DIY: Etsy!

For those of you who don't know, Etsy is an online community and shopping site. It's a great way to sell hand made and vintage items. Also, it can be a good way to start a small business with relatively few investment costs and overhead.  As an aspiring Etsy entrepreneur myself, I did the sensible thing and checked out some books from the library. Here's what I found:

Starting An Etsy Business for Dummies by Kate Gatski is a good place to start. There are easy-to-read graphics and text, and lots of screen shots with step-by-step instructions.

The Complete Idiot's Guide to Selling your Crafts on Etsy by Marcia Layton Turner is less visual and more textual, with an emphasis on checklists, but also a good source for setting up and marketing your new business.

Gina Luker's How to Start A Home-based Etsy Business focuses a bit more on the decision of whether to start a business at all, but then leads you through the necessary steps to do so. This is a little briefer than some of the other books, but it packs a lot in, including detailed instructions for things like photographs (foam core, anyone?).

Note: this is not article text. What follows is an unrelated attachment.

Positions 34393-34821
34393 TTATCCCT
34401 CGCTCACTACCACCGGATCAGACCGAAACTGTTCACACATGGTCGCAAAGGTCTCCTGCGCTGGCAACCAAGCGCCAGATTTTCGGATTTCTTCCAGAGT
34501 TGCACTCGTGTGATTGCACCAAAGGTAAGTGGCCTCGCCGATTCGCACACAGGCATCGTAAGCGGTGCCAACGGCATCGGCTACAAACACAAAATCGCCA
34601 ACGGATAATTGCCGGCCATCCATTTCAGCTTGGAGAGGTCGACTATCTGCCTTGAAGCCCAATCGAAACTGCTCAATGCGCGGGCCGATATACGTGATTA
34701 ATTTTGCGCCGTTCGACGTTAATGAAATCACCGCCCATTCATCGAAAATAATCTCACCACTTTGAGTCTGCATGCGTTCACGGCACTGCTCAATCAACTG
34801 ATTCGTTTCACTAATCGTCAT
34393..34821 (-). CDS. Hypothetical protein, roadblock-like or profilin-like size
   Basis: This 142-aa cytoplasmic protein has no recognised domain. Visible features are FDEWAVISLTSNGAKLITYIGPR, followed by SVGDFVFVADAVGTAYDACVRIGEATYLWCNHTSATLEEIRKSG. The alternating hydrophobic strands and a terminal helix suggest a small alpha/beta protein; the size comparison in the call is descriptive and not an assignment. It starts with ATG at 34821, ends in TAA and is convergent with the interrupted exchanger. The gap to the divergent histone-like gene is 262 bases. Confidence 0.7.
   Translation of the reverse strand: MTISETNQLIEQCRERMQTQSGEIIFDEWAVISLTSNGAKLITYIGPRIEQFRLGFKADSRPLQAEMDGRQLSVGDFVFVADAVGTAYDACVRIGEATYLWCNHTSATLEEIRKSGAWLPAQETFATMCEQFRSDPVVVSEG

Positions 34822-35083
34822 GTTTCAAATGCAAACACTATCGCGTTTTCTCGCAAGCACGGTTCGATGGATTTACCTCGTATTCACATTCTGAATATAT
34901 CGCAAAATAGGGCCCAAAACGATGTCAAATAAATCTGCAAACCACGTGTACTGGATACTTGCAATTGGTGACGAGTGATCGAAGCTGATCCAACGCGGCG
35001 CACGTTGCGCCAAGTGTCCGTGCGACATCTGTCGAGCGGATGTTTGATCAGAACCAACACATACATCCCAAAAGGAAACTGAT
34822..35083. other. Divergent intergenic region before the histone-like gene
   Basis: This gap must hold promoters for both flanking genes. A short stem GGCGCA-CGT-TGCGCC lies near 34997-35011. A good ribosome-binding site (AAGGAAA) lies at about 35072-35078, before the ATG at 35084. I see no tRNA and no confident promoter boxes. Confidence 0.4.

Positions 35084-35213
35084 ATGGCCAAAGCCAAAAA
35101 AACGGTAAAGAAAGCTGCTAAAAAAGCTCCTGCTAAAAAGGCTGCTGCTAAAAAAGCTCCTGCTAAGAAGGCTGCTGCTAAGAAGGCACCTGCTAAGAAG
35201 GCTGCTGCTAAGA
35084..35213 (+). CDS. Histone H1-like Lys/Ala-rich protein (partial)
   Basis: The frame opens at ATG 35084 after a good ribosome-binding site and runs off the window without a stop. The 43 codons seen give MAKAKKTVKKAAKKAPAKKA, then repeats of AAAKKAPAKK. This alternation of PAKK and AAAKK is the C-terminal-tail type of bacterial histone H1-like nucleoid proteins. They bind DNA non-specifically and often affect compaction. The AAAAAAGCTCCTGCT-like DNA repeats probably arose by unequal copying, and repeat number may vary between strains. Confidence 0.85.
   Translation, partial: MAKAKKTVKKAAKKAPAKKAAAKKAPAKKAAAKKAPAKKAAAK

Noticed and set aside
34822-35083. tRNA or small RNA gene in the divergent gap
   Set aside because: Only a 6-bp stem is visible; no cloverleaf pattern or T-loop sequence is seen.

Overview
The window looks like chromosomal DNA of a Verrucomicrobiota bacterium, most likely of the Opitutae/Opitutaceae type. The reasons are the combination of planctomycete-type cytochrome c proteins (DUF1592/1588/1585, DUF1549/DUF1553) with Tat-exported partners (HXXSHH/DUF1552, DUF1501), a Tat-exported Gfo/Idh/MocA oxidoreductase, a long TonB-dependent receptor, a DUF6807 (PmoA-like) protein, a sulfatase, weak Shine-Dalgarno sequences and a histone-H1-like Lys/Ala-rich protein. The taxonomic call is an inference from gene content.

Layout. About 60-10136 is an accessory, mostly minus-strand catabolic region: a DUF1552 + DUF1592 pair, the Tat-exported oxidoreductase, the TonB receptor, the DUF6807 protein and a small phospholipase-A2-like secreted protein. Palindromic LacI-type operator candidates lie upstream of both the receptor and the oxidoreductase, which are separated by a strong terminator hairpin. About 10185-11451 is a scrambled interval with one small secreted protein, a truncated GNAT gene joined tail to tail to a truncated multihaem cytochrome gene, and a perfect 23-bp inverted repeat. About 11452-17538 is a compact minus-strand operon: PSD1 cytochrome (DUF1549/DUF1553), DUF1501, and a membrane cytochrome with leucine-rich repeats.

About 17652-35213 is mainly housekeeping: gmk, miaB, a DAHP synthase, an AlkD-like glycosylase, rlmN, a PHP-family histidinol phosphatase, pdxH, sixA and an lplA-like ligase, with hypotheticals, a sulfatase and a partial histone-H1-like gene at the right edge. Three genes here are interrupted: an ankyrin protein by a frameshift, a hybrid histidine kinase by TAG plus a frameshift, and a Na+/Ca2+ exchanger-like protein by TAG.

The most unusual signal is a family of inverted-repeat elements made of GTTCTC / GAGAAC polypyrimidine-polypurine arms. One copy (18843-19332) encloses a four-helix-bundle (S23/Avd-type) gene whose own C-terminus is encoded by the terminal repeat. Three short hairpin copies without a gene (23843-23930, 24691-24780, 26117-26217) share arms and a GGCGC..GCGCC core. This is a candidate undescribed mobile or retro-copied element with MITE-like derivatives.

If you're really serious about the business side of setting up your Etsy business (and you should be), Etsy-preneurship by Jason Malinak, a Certified Public Accountant (CPA) is something you should read. He has all the instructions for keeping on the good side of the IRS and has links to free forms to do so. This book doesn't moon over whether to start a business, it assumes that you have made the decision and are ready to move forward. Very good, especially in conjunction with the others.

All these books offer advice that is good for any small business, such as deciding on return policies, providing good customer service, and calculating costs to come up with pricing. Starting a new business on Etsy or anywhere else, is hard work. These books make it manageable.

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